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The Baho Clan: ‘A Model for Indigenous People’s Forests in Papua’


Mapping the potential of "Hutan Adat" by Baho Youth Community. (Edison Wafom)

The Marga Baho Indigenous Peoples have sustainably managed their natural resources for generations. Drawing from a well of traditional knowledge, members of the tribe hunt, fish and farm in the forests, rivers, and fields of Maybrat Regency in Southwest Papua Province. Nature also provides them with various herbal remedies; whatever the community needs, the forest provides.

"We have waterfalls, we have clear rivers, we have beautiful birds, good forests that can be used for bird watching, research and all kinds of things,” explains Edison Wafom, a member of the Baho tribe who has been leading the effort for official recognition of their land rights. As he explains, "it's not just the nature that has potential, but also the wisdom of Indigenous Peoples; we have a long civilization that we cannot separate from the forest itself," he added. 

Wafom believes this wisdom, and its role in the sustainable management of natural resources, should be officially recognised by the state. As he puts it, “so we can work together to realise this huge potential." With support from Samdhana, this journey for official recognition has taken great strides forward in recent years. 

A tributary of the Borin River in the Traditional Forest of the Baho Clan of the Aifat Tribe
A tributary of the Borin River in the "Hutan Adat" of the Marga Baho. (Edison Wafom)


Support for the mapping and proposal process

The process of participatory mapping in the Rae Mana Ro Baho IPs Territory began back in 2017 with support from Samdhana and various other partners. 

During the preparatory process, Samdhana provided training to members of the Marga Baho community, coach the administration applications documents and facilitated meetings with government, NGOs, and other communities applying for IPs territorial rights recognitions.

A draft application was submitted to the local government, resulting in a decree (SK) from the Maybrat Regent in 2019 that affirmed their IPs territories recognitions, as supported by the boundary map they presented.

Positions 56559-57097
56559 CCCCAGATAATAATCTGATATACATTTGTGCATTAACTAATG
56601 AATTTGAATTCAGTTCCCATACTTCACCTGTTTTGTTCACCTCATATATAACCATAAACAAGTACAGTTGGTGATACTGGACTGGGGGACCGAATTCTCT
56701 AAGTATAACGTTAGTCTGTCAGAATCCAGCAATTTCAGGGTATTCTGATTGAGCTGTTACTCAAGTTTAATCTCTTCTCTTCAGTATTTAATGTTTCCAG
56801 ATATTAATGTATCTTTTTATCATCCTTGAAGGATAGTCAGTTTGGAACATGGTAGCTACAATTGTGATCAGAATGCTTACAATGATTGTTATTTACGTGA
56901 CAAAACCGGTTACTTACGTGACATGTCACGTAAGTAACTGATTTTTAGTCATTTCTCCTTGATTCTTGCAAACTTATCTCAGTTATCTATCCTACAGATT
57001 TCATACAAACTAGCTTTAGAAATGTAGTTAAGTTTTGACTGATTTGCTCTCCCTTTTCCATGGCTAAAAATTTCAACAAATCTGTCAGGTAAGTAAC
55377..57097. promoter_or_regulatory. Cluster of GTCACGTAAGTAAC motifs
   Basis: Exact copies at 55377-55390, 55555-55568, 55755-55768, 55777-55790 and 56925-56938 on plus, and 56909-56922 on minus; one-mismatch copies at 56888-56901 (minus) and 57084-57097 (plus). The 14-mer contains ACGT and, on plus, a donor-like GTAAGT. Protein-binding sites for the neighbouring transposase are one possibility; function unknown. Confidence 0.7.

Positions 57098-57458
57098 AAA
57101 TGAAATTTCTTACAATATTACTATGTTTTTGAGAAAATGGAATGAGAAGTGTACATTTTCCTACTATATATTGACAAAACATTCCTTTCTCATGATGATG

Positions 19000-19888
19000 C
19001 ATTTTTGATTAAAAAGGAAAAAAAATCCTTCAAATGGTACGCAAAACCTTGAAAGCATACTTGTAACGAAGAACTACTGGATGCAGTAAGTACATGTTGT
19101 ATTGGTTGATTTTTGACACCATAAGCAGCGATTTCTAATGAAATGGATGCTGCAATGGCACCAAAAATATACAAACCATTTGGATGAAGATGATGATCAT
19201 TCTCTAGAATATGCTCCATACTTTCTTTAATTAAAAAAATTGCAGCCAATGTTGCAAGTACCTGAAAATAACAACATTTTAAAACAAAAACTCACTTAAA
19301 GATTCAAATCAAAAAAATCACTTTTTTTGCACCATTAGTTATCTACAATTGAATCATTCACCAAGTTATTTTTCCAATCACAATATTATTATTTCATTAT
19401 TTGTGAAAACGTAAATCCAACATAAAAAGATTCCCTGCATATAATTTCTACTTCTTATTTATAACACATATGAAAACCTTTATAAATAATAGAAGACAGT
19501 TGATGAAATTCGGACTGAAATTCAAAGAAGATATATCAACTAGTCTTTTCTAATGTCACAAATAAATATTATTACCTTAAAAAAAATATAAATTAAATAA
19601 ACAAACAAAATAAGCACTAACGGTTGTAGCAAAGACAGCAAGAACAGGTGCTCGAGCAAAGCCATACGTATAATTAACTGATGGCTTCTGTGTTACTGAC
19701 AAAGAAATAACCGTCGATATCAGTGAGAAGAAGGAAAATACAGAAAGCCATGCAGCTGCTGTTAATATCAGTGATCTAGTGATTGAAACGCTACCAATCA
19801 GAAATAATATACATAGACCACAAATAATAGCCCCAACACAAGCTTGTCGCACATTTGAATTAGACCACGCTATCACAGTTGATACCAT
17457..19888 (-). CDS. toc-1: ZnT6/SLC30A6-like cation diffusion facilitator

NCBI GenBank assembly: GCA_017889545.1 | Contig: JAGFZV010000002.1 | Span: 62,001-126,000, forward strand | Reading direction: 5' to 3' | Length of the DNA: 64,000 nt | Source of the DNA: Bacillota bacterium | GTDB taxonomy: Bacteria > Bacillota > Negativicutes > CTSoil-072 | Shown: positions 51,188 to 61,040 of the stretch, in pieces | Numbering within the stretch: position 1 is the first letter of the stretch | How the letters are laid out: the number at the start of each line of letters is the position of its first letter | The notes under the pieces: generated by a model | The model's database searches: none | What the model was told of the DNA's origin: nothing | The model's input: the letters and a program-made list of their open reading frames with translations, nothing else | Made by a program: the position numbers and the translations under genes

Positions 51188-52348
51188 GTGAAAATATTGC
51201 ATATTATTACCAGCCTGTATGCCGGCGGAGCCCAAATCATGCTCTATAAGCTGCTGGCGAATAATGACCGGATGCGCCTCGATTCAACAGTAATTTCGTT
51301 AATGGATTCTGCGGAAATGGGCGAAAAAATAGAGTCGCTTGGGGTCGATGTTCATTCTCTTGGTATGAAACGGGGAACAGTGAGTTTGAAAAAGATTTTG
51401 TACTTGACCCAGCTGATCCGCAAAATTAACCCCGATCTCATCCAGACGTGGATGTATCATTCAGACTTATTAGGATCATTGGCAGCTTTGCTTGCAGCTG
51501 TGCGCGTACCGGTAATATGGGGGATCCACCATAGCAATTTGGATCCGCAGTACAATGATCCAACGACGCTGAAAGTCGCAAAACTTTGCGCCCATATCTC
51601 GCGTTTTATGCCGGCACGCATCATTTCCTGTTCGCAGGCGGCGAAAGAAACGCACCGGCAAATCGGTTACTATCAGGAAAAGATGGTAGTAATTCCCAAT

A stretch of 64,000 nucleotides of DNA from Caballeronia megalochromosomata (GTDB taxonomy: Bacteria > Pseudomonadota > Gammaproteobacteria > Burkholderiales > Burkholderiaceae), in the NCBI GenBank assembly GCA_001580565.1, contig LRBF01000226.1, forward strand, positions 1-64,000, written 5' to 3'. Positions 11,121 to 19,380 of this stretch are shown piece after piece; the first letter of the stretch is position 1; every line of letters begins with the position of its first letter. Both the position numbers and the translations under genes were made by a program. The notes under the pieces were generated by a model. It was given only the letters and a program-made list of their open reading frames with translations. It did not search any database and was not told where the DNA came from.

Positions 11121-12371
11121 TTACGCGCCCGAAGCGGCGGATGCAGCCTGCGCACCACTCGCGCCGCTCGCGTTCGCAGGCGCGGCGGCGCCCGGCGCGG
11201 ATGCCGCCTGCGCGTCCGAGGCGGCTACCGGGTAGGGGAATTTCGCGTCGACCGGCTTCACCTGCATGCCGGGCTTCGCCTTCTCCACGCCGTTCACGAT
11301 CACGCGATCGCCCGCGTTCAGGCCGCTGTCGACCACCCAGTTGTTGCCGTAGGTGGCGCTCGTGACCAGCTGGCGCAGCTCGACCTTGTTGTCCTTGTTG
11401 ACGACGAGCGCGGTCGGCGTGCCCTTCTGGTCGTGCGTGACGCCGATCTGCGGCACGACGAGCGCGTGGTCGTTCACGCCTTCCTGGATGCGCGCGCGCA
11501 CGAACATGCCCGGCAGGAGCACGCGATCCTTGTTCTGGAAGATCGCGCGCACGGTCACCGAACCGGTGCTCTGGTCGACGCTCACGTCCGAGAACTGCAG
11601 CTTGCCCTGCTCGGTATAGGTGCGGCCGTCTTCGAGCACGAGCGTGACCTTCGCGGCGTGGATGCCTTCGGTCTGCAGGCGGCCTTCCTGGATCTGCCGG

But the Baho did not stop there. They continued their work to obtain the legal status of their IPs forests from the Ministry of Environment and Forestry. This meant that the Indigenous Peoples of Maybrat, which includes the Baho clan, aimed to must have their legal status recognised also at the regional level. 

Working alongside with the support from Climate and Land Use Alliance (CLUA), Samdhana assisted in checking  the consistency of ethnographical data of the claims map and areas proposed for IP’s forests.


The end of a long road: arriving at official recognition

On 24 November 2020, the Baho community officially submitted their application for the IPs Forest to the Regional Secretary (Sekda) of Maybrat Regency at the Regent's Office Hall. This momentous occasion was witnessed by BPSKL Maluku Papua representing the Ministry of Environment and Forestry and the West Papua Provincial Forestry Service.

"The Maybrat [Regency] Government is committed to legalising all Customary Forests belonging to the Baho Clan and other clans so that their ownership status is valid in the eyes of the national law,” stated Regional Secretary Johny Way in his speech, which confirmed the Baho clan’s rights to their land. He continued by expressing hopes that this official recognition would “become a model for customary forests in Papua in general." 


Looking to the future

Samdhana continues to support Edison Wafom and the Baho clan by opening lines of communication with the government and CSOs who share our concern. Working together with PESONA, Cabang Dinas Kehutanan (CDK) and Wilayah VIII Maybrat, we will continue to advocate for the recognition of Indigenous Peoples' rights.

One of Samdhana's goals is for IPLCs to have land rights for their territories and effective control of the forest; through a combination of independent leadership and organisational support, they will be responsible for their own development and well-being. 

To achieve this, Samdhana focuses on facilitating Indigenous Peoples and increasing their capacities, while also collaborating with governments to develop simple regulations that IPLCs will be able to comply with. Samdhana also works with the private sector in developing enterprises to ensure that IPLCs will equally share the benefit from the market relations. In this way, local communities themselves are able to develop and gain economically. 

For more information about the Baho clan, read our recent interview with Septinus Edison Wafom on our blog.


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